Labor Board Pursues Protection for Employee Social Media Posts

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NOTE: This article should not be construed as legal advice. If you have a legal question, you should consult an attorney.

If an orchestra musician posts a Facebook status update complaining bitterly about the orchestra's resident conductor and questioning the conductor's competence, can that commentary subject the musician to discipline for violation of the employer's social media policy? Recent actions by the National Labor Relations Board (NLRB) Hartford regional office suggest that such discipline would run afoul of the National Labor Relations Act (NLRA).

On October 27, Region 34 of the NLRB issued a complaint against American Medical Response of Connecticut, Inc., alleging that it unlawfully terminated an employee for violating an Internet posting and blogging policy that was unlawfully broad. The employee posted on Facebook a profanity-laced comment about a supervisor, drawing supportive responses from her co-workers. She was terminated for violating her employer's policy prohibiting employees from making disparaging comments about co-workers or supervisors in Internet posts and from depicting the company in any way on the Internet without company permission. In issuing the complaint, the General Counsel (GC) has taken the position not only that the employee was unlawfully terminated for exercising protected rights but also that the policy itself unlawfully interfered with employees' exercise of rights protected by the NLRA.

In addition to granting employees the right to join labor unions and bargain collectively through representatives of their own choosing, Section 7 of the NLRA (29 USC §157) protects employees' right to "engage in other concerted activities for the purpose of collective bargaining or other mutual aid or protection." Among the "concerted activities" protected by the law is employee speech about terms and conditions of employment. Such speech has been found to be "concerted" even when it is directed at only one other employee, fails to elicit a response from others, or is completely independent-so long as its goal is to induce concerted activity or to alter general workplace conditions. It has long been the rule that an employer may not enforce or even maintain a work rule that "would reasonably tend to chill" the exercise of Section 7 rights. In Lafayette Park Hotel, 326 NLRB 824 (1998), for example, the NLRB found an employer's policy that generally prohibited "false, vicious, profane or malicious statements" about the employer had a reasonable tendency to chill protected activity and was therefore unlawful.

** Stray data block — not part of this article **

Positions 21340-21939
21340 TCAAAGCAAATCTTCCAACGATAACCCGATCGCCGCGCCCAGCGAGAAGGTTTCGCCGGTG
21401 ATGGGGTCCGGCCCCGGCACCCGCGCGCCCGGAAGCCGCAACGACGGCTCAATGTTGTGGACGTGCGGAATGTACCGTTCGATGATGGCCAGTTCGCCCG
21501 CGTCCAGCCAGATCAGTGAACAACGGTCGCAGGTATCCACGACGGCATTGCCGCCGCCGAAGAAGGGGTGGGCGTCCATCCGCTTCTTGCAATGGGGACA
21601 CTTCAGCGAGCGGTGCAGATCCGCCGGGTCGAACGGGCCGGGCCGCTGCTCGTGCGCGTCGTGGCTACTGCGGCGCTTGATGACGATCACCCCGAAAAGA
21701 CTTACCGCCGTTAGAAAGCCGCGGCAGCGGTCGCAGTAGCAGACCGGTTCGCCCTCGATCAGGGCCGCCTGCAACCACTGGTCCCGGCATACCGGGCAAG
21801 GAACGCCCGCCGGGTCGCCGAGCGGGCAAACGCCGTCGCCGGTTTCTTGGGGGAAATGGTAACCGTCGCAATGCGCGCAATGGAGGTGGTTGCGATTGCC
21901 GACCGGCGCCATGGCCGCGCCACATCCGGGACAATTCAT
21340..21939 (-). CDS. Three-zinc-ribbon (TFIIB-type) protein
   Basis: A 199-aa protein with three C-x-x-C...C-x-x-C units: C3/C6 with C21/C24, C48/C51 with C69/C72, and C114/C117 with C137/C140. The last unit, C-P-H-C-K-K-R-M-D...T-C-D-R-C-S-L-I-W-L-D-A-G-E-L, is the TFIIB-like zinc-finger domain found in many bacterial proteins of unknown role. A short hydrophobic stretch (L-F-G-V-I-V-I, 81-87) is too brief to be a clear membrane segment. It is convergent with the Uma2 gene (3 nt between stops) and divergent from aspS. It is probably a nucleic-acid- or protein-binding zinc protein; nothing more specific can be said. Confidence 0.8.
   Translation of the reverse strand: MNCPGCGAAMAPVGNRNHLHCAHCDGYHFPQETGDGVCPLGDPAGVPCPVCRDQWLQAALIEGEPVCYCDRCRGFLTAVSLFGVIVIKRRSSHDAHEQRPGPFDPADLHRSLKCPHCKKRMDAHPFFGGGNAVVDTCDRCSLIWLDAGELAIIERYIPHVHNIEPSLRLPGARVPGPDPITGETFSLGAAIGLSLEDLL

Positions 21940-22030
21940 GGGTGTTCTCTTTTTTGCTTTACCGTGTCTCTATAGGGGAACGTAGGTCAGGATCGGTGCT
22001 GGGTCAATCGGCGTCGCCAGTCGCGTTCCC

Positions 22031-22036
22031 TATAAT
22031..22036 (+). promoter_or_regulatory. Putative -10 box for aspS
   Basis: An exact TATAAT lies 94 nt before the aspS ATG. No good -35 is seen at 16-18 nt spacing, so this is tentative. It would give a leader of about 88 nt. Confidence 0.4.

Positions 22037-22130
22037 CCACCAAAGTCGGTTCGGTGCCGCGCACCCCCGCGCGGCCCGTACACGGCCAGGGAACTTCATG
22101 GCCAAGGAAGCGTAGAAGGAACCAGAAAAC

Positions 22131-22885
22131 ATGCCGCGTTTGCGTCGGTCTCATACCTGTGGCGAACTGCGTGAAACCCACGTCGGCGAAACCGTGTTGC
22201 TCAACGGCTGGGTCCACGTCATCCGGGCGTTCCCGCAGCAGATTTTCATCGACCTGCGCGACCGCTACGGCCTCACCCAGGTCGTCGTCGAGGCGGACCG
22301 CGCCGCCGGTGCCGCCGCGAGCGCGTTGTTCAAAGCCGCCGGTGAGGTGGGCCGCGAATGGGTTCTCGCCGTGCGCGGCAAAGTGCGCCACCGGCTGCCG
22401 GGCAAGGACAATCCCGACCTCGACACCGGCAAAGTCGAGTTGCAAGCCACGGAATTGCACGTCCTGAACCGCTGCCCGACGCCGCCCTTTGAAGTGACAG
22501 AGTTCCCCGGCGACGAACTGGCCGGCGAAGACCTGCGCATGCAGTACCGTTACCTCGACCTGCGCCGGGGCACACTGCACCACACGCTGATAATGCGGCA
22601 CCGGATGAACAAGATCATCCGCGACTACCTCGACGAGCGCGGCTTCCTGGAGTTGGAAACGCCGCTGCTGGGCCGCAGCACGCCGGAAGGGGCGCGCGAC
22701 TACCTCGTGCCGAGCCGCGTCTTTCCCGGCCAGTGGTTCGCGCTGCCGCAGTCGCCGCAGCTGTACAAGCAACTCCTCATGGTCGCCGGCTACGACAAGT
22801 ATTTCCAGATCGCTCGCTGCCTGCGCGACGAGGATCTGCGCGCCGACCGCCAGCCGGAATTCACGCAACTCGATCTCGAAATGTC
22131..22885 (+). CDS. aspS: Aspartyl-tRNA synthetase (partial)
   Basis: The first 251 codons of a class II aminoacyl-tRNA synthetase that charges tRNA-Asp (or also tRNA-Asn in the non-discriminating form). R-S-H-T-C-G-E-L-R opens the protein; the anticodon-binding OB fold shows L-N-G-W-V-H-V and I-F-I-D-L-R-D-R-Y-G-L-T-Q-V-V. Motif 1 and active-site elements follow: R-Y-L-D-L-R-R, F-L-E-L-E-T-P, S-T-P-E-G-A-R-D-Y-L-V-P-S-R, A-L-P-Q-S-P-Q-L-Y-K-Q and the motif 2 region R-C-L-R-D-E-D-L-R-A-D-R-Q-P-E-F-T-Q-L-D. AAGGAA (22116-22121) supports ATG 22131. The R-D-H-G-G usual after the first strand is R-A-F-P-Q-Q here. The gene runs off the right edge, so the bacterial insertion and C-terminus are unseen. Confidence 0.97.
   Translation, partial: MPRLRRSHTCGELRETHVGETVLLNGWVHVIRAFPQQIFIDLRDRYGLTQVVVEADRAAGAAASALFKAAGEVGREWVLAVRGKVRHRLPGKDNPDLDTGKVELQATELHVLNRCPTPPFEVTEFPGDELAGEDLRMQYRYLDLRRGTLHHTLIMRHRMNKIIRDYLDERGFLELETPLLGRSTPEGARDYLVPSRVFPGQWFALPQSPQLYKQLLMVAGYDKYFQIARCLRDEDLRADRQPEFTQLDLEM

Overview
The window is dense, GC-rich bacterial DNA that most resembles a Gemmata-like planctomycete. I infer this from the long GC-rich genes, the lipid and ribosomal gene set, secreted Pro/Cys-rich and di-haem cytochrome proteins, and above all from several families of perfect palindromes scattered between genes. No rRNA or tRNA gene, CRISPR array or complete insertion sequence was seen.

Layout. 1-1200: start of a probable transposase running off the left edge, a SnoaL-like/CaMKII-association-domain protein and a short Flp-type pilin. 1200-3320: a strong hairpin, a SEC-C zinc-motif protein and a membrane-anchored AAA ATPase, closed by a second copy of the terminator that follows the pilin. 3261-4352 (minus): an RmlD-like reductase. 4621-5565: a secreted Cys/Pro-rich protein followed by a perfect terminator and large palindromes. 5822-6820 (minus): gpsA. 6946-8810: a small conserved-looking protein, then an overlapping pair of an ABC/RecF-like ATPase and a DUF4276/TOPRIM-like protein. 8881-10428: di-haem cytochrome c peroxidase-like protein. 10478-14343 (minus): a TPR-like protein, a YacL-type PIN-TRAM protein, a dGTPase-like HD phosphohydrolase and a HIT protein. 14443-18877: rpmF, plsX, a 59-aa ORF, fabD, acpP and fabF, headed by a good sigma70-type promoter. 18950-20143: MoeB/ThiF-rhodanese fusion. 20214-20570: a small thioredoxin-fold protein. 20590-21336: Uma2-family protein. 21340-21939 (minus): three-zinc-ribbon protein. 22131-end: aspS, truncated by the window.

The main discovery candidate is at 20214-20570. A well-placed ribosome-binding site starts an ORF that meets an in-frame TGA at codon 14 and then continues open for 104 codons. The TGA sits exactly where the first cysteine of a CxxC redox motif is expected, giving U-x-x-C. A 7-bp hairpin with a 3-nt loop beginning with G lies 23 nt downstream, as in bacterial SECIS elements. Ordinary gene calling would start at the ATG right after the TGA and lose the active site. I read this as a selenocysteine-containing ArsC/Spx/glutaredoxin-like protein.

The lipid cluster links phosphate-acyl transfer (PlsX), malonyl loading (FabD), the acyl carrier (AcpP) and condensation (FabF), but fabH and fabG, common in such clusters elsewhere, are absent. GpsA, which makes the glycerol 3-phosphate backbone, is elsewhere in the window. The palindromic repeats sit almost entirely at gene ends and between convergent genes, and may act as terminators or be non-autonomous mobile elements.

The GC's decision to issue a complaint in American Medical Response simply applies the general rule to the not-so-new frontier of social media. As such, it exemplifies both the Board's push to embrace technology (including its recent decision to require electronic posting of remedial notices) and the shifting political landscape of the labor board.

The decision is an about-face from a 2009 GC Advice Memo (Sears Holdings, Dec. 4, 2009), finding that a nearly identical policy could not have been reasonably construed to prohibit Section 7 activities. While the issuance of this complaint does not yet provide a definitive answer, it raises serious questions about the legality of such policies. Notably, the management bar has already responded by counseling employers to carefully review their social media policies to ensure they do not tend to chill employees' exercise of protected rights. …